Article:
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Water Crisis in Pakistan and Its Remedies By Ammar Asad

Water Crisis in Pakistan and Its Remedies By Ammar Asad

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Published by Malik Ammar Asad
In this article I have tried my best to discuss Water Crises in Pakistan and its remedies in short and brief.
In this article I have tried my best to discuss Water Crises in Pakistan and its remedies in short and brief.

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Published by: Malik Ammar Asad on Aug 28, 2010
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Water Crisis in Pakistan and its remedies
 God has blessed Pakistan with abandoned water resources, with water flowing down theHimalayas and Karakorum heights, from the world¶s largest glaciers, a free and uniquebounty of nature for this land of alluvial plains. As a result of this natural resource, today wehave the world¶s marvelous and the largest irrigation system that irrigates over 16 millionhectors of land, out of 34 million hectors of cultivable land available. Basically we have twomajor sources of water i.e. surface water & ground water.
In surface water we have three hydrologic units. First one is Indus Basin River.
(a) Indus Basin
 At the time of independence, we had about 67 maf water available for diversion; thisamount increased to about 85 maf by 1960. In 1960 Pakistan signed a water treaty ³Induswater treaty´ with India, which brought major changes in the sources of water for Pakistan.In that treaty the right of three eastern rivers i.e. Beas, Sutlej and Ravi was given to India.Now the Indus river basin constitutes of the mountain basins Indus plain, Karachi plains anddesert areas of Sindh. Its principle rivers and tributaries are Indus, Shyok, Gilgit, Astor,Siran, Kabul joined by Jhelum, Chenab and Sutlej. It covers an area of 516,600 sq. km. itssource of water are snowing, glacier melting and rainfalls. From this annually 141.67 maf of water is being received.
(b) Closed basin Kharan desert
 It consists of areas of mountain basins of Quetta and basins of tributaries draining in toKharan desert. its main rivers are Pishin Lora, Baddo Rakhshan, Mashkhel and many otherstreams. It covers an area of 120,100 sq. km. its main sources of water are rainfall andnominal snow. Here we are getting approximately 4.5 maf of water.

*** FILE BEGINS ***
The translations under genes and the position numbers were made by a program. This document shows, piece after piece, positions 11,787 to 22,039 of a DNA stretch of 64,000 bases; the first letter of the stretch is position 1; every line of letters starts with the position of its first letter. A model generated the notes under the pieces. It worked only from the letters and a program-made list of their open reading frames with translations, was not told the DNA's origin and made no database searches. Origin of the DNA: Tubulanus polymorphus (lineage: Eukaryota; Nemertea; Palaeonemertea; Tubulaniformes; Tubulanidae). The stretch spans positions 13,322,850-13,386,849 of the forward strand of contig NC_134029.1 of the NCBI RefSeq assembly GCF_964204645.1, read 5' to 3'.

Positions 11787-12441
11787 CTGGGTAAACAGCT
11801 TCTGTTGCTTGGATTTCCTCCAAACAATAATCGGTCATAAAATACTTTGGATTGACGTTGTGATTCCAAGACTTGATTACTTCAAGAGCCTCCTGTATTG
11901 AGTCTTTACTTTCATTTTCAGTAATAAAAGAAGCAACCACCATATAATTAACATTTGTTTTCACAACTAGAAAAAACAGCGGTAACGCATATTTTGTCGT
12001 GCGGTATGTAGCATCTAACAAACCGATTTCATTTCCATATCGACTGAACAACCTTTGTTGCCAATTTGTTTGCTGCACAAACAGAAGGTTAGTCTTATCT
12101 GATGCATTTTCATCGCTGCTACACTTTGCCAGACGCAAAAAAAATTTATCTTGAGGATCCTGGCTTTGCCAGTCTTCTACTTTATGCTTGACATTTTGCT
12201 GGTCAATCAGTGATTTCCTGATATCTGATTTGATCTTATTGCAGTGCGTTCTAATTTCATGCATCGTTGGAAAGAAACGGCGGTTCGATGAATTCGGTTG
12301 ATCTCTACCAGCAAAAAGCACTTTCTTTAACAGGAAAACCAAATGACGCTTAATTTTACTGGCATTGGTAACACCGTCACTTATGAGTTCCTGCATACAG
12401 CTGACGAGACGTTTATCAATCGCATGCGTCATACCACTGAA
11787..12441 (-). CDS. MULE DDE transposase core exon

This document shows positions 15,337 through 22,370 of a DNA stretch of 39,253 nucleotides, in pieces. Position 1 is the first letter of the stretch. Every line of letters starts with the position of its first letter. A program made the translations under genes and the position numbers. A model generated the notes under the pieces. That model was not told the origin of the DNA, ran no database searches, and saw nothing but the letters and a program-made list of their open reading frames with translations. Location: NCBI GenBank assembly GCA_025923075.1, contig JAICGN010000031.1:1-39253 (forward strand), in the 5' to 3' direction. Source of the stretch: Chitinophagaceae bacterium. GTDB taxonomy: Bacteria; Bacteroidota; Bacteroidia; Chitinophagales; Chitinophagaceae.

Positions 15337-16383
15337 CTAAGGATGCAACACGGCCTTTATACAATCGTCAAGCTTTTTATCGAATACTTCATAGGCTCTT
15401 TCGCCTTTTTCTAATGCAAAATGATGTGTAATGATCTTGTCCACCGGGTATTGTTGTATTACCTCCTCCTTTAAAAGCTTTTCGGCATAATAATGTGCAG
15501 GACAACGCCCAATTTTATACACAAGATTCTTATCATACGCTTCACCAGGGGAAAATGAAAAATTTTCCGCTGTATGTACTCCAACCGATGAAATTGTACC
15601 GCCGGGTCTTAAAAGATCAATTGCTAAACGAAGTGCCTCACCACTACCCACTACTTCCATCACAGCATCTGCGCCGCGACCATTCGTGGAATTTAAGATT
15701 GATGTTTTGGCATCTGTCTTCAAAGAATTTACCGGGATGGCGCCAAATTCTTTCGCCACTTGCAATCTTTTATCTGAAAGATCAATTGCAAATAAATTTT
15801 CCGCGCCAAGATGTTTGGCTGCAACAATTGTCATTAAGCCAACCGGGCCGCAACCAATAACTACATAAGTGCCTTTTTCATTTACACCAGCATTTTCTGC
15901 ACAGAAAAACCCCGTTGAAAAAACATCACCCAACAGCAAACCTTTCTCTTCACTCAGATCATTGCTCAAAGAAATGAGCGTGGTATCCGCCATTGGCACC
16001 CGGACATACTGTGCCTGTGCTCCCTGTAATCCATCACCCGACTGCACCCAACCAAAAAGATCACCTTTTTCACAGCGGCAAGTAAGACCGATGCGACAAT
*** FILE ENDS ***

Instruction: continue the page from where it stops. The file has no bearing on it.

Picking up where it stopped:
(c) Makran coastal basin
 Makran coastal basin constitutes of streams of Malir, Hub, Porali, Kud, Hingol, Nai, Mashhai,Dasht, Nihing and Kech. It covers an area of 122,400 sq. km and its main source of water israinfall. From this basin 0.78 maf of water.Now coming towards groundwater sources.
Ground water:-
 The Indus plains constitute about 34 million hectors (over 85 million acres) of cultivableland. The recharge or absorption to the ground is around 72 maf, out of which about 48 maf is in the command of Indus basin irrigation system (ibis). Ground water is also found insome rain-fed (barani) lands and inter-mountain valleys at depths varying from 100 to 200feet.After pointing out the main sources of water, let¶s have a glance of the water available to usthrough them. We receive an average of 141.67 maf of water from western rivers. Easternrivers contribute 8.47 maf of water. About 4 maf of water is received from outside Indus
plains. Water available above rim stations is 5.28 maf whereas rainfalls below rim alsocontribute about 14 maf of water. Also about 66.89 maf ground water is available to us. Inother words a total of 240.22 maf of water is available to us from the present sources.For controlling the water resources and for its effective utilization lets have a glance at thepresent storages and its capacities.
Water reservoirs / capacities:-
 Pakistan is having three basic reservoirs, namely mangla dam reservoir, Terbela damreservoir and Chashma barrage reservoir. more small reservoirs like Warsak, Baran damhub, Khanpur, Tanda, Rawal, Simly, Bakht khan Hamal lake, Mancher lake, Kinjhar lake andChotiari lake Arealso included as small storage. The storage capacity of these reservoirs isas shown on the view foil.I shall be discussing only the major reservoirs only.
(a) Terbela dam reservoir
 World¶s largest earth and rock filled dam was built at Terbela on river Indus in 1976 with agross capacity of 11.62 maf and a live storage capacity of 9.68 maf. With the passage of time, due to silting, 24.6% of the storage has been lost and now it has a live storage of 7.295 maf.
(b) Mangla dam reservoir